Worldwide: Airbnb will soon require verification from a valid government-issued ID or a legal address at the time of reservation.
Tara Bunch, global head of operations at Airbnb, said that while 80 per cent of the rental platform’s bookings already feature identity verification, the company is taking the additional step for safety reasons, upon the request of hosts.
The move is designed to bring Airbnb closer to the sort of verification seen in traditional hotels, where front desk staff can request a form of identification from a guest prior to check-in. While many other vacation rental booking platforms, such as Vrbo, do not require identification, they do however allow guests or hosts to submit information that verifies their identity.
Bunch told CNBC: “It’s not so much that people that were booking listings were representing themselves as not being who they are. When you take away the anonymity of not being identified verified, I think it opens up the perception that people could behave badly and not be held accountable, and by definition, tends to cause people to behave a little bit better because they know they will be held accountable for bad actions.”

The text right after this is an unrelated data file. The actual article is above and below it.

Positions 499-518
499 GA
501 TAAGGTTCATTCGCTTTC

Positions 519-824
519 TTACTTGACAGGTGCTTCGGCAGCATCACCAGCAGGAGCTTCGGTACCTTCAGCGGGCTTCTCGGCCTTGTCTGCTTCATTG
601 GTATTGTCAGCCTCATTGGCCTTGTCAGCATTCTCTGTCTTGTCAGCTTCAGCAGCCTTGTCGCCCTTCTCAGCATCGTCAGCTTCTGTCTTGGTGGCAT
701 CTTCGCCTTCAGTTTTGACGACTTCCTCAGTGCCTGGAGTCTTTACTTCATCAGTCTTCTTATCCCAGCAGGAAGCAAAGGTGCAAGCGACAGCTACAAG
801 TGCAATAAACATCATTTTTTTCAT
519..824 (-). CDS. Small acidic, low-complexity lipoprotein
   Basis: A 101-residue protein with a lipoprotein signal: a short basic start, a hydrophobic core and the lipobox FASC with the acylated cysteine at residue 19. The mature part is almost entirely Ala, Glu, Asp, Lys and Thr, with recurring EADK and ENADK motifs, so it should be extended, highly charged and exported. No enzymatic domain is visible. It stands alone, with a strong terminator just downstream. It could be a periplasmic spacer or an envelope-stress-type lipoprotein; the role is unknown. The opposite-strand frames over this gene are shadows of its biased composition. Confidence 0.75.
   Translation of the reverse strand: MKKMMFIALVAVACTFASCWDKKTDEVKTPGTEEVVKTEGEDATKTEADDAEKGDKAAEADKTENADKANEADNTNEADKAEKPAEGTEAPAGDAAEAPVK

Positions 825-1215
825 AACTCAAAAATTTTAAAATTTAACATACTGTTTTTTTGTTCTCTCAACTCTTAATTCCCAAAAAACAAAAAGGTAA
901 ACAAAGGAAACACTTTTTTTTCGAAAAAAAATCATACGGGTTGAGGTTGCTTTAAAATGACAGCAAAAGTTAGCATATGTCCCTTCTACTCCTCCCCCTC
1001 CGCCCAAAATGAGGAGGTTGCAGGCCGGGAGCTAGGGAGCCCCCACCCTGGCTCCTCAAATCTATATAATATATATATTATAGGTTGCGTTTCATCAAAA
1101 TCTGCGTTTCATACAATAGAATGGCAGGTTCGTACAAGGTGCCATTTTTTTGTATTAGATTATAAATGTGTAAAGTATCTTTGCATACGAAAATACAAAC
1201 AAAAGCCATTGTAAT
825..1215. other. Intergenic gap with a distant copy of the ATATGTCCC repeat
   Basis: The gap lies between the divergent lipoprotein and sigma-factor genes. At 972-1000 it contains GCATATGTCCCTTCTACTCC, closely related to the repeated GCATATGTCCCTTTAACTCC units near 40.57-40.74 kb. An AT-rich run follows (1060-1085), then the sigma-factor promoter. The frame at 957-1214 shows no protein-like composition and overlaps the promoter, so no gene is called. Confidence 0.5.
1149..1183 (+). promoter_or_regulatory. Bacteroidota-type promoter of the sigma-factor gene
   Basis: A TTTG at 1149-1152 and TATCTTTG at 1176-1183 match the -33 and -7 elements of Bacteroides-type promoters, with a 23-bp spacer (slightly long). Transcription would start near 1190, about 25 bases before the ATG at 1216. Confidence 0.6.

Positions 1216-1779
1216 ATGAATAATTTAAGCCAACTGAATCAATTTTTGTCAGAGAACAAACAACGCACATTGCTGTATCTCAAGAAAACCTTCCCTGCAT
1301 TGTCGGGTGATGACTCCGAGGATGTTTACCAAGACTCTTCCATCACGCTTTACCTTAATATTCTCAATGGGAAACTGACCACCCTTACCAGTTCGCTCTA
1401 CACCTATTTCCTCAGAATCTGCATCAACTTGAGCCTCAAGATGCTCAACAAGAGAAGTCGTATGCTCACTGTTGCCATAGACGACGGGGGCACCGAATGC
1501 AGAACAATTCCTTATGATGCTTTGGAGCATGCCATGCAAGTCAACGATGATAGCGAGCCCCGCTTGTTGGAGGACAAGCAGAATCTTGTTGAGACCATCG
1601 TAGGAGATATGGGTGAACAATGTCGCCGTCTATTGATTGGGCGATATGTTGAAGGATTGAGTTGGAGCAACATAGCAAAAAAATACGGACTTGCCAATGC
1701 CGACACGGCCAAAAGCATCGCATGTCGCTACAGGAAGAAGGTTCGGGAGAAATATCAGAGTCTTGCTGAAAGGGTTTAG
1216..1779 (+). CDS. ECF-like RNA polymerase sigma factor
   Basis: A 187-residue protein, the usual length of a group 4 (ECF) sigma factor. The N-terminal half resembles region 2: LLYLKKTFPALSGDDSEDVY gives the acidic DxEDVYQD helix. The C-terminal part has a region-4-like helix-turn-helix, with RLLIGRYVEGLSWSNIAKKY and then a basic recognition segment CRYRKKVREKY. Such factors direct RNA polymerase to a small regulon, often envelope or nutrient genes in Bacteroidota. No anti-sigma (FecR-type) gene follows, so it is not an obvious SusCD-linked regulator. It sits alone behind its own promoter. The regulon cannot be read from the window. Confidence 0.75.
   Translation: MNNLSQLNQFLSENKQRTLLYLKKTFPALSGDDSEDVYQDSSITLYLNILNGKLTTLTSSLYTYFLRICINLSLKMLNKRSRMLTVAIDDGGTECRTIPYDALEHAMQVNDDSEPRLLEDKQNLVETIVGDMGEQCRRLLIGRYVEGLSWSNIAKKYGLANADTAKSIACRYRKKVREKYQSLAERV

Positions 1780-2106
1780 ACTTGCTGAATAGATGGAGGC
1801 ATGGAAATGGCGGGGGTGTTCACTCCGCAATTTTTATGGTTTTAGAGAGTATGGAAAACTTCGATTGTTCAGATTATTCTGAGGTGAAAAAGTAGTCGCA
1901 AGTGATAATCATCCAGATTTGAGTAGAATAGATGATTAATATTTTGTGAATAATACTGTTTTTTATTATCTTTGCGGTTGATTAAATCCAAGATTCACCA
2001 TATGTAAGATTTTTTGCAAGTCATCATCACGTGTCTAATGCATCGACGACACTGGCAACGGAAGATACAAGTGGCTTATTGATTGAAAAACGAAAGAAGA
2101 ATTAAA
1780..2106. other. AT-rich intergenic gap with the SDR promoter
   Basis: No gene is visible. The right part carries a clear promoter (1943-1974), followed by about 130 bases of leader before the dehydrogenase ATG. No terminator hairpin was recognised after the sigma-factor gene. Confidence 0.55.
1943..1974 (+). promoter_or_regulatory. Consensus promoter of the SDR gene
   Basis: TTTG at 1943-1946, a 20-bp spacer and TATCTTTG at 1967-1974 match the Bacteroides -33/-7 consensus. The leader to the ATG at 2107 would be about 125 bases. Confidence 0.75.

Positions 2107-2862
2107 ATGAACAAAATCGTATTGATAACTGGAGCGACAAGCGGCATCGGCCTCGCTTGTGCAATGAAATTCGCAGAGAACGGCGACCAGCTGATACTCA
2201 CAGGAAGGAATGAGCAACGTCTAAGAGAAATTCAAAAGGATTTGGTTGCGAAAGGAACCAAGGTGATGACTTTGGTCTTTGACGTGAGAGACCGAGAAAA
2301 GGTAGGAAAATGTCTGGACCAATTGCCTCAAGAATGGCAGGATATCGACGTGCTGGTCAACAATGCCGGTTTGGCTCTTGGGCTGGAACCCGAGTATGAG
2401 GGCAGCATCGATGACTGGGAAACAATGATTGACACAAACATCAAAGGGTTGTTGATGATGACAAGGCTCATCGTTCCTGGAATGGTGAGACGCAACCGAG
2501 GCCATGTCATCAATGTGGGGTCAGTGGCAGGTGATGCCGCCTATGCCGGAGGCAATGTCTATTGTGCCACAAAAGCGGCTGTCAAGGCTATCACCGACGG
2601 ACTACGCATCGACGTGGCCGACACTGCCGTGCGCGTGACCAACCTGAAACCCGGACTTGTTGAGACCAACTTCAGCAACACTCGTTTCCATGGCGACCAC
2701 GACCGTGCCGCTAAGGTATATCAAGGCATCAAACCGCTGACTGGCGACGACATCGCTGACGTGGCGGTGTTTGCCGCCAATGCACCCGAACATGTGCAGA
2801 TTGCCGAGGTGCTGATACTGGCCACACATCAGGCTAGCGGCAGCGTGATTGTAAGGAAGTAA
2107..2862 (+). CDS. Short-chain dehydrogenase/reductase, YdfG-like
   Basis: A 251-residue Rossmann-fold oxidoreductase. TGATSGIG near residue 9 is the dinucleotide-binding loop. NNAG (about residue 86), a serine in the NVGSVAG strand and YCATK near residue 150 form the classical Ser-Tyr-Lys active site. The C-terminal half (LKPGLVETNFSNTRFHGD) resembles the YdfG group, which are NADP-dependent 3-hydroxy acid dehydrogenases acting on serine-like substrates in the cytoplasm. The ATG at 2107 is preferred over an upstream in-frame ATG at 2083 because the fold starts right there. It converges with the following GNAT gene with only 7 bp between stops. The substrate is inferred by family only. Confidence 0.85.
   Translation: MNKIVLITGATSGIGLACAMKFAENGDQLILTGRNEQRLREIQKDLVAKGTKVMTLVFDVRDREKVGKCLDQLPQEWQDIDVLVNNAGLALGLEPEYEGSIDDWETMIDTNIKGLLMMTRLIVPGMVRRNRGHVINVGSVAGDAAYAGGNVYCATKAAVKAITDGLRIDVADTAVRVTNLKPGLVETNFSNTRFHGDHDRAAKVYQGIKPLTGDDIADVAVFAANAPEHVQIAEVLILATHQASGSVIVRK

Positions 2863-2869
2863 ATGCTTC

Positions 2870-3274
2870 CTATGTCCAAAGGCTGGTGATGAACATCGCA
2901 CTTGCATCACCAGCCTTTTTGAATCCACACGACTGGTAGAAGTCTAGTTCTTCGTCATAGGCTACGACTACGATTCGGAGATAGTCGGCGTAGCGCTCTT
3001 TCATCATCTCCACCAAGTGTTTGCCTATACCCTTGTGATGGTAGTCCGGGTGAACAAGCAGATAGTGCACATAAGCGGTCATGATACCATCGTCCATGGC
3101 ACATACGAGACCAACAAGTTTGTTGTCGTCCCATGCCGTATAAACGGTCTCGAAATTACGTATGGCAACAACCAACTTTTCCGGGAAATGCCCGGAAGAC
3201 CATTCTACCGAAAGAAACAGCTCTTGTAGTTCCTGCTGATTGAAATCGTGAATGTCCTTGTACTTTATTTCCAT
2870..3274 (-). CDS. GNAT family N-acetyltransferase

She said that Airbnb’s ID verification efforts are in line with building trust with its users and attracting guests and hosts to the platform.
It is not the first time that Airbnb has publicly spoken about rooting out antisocial or raucous behaviour at its listings, but the move to bring in compulsory ID verification would represent a significant step.
Last June, the company followed through with a permanent ban on house parties at its listings following a series of high-profile incidents and parties that thrust Airbnb into the national and global spotlight, including a shooting at one of its listings in Orinda, California in 2019 that killed five people. At the time, Airbnb CEO Brian Chesky pledged that the company would verify 100 per cent of its listings, and other safety features such as a ‘guest guarantee’ and 24/7 neighbour hotline were introduced.
In the same month, Airbnb also rolled out a new product aimed at promoting a safe and secure experience for solo travellers.
In order to prevent house parties, Brunch said that Airbnb had relied on machine learning to identify factors such as the age of the individual booker, the amount of time they had been on the platform, how far away they lived from a large home they were booking, and the number of times potential guests had attempted to book the same property in close geographic areas.
Airbnb will use technology to confirm and verify the identify of its bookers, as well as manual reviews on occasion, as a way of eliminating fraudulent activity on its platform, for example when some people have intentionally used fake identities to defraud other users, or unverified users have used stolen credit cards to engage in financial fraud schemes.